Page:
‘You see, drinks and drugs were easily available the other side,’ said the stranger. ‘Most of the shit served at pre-millennium prices so parties often lose part of their package tour. Japanese, South Koreans, pissed on a couple of treacly beers, get rolled for clothes and wallets and wake up on lice-infested sheets with prostitutes faces half-eaten by scrofula, hawking emaciated bodies with blue-white fried-egg breasts staring dewy-eyed with starvation, scratching scabs off with calloused hands. Once visited, always shy of the place. Just another millennial venture got belly up. A game of Risk. But, they’ve paid to enter so they just get guilt or wallet blues. What were you here for?’

‘A room for the night?’

‘Any preferences?

‘Yes, that it’s close, it’s comfortable and I don’t need any kind of freakish companions. I, we, need a night’s sleep, that’s all.’

‘OK, I’d suggest ‘Le Pissoir’. It’s closest and quieter than most of the others.’

‘You staying there?’

‘Me, oh no, I’m strictly a Holiday Inn man.’

‘So why…?’

‘Because I thought you were looking for a discreet place… with the boy and that.’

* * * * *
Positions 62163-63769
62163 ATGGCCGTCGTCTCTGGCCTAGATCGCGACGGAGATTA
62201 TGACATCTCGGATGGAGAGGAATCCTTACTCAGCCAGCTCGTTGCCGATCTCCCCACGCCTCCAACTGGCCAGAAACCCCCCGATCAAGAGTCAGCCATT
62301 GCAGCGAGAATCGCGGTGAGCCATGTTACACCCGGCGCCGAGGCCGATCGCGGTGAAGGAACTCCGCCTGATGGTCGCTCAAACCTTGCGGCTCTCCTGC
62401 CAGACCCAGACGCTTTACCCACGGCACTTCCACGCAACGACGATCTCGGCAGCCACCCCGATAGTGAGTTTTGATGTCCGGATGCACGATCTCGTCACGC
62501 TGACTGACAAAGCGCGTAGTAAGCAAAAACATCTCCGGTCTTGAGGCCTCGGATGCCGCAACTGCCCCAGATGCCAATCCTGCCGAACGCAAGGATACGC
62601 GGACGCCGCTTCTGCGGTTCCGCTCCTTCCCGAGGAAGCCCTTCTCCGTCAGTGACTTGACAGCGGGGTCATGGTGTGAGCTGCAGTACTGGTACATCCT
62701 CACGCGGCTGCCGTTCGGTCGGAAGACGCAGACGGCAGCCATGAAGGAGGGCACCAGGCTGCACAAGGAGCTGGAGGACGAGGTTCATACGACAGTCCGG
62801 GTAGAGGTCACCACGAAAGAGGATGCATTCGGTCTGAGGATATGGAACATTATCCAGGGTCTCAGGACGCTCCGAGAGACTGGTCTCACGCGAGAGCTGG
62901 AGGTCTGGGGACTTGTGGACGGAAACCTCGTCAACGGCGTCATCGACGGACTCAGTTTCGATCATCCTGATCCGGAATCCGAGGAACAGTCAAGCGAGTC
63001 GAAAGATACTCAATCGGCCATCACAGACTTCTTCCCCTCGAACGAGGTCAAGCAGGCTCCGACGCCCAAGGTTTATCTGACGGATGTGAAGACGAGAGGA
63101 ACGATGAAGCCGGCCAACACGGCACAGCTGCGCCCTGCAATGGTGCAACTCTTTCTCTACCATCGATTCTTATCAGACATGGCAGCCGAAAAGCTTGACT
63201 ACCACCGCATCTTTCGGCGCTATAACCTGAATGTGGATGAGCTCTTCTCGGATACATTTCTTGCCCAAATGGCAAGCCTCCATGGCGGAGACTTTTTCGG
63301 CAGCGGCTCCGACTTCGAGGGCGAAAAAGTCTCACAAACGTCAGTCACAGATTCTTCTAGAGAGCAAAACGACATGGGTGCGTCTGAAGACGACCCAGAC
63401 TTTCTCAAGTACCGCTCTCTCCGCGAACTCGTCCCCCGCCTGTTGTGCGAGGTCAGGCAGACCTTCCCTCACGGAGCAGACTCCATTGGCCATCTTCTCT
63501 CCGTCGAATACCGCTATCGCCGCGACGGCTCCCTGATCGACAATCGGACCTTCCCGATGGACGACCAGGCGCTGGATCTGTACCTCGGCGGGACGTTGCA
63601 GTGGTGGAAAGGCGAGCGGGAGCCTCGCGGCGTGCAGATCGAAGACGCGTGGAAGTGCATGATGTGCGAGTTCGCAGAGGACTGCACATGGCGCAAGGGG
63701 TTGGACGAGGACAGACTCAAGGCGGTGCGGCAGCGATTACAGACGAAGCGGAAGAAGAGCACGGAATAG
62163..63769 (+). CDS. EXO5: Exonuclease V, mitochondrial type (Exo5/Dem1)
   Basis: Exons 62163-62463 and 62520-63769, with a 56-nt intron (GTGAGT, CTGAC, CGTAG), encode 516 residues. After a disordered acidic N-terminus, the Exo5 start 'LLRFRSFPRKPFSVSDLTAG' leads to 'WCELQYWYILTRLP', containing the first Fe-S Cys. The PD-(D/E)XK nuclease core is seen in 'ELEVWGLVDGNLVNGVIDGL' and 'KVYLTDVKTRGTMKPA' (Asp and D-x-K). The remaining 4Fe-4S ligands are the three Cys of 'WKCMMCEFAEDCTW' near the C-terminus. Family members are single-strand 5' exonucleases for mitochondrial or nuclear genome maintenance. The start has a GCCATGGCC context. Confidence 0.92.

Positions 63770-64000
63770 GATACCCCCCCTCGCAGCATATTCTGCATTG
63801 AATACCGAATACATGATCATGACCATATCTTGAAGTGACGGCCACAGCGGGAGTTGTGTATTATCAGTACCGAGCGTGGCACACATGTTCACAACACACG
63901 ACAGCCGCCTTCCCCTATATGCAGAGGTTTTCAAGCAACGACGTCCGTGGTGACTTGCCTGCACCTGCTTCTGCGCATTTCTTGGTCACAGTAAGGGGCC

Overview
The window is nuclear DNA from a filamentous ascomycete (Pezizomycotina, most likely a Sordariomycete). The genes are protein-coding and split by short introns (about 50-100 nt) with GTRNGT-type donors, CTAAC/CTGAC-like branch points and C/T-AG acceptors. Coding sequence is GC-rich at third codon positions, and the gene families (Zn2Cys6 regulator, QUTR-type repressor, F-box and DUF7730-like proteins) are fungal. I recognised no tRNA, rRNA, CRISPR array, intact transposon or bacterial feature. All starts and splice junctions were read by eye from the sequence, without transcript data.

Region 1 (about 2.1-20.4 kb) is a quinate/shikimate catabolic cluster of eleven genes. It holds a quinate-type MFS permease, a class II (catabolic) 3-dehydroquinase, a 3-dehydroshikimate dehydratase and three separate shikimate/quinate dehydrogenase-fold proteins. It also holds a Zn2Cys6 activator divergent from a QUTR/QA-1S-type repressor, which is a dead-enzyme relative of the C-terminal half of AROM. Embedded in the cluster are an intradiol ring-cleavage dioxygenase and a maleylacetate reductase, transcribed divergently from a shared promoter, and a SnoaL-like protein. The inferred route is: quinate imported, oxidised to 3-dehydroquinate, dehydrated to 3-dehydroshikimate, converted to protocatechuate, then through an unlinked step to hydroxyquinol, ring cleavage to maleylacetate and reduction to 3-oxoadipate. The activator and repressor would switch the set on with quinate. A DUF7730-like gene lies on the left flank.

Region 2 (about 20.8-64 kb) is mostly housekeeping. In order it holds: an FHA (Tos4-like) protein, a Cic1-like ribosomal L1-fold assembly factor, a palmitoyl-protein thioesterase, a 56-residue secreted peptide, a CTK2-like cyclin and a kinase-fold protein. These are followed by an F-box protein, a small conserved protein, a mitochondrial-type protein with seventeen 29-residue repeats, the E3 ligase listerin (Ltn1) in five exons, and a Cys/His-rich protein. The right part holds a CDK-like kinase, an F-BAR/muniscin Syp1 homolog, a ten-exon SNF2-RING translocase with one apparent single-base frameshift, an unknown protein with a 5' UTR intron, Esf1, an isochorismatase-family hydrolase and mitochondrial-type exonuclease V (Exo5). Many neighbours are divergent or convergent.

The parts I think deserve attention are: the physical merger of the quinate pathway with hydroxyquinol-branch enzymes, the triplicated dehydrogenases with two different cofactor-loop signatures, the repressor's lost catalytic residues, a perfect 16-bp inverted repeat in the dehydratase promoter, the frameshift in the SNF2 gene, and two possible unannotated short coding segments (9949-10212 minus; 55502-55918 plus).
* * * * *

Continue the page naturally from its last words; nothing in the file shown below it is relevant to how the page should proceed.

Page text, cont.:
‘It’s my… kid.’ I said for some reason with enough hesitation to make it implausible.

Luckily, our stop was the next. I nudged Spoiler again and we exited.

We found ‘Le Pissoir’. I paid upfront to a concierge watching a Vietnamese talent show on a laptop and I just about crawled up the stairs. To get sleep. To get sleep? All night, rasping and hacking coughs, the odd climax moan, grizzling babies and mewling cats. Outside, wails from the canals as humming barges made their way to and from the ports. At three a.m. I gave up on the clammy sheets and looked out of the window pretending I was with a secret service or travel writer doing his research. I took my binoculars out of my bag. And the guide provided what I didn’t need to know. I saw what I saw. I accepted another white night. Tonight, I’d just watch.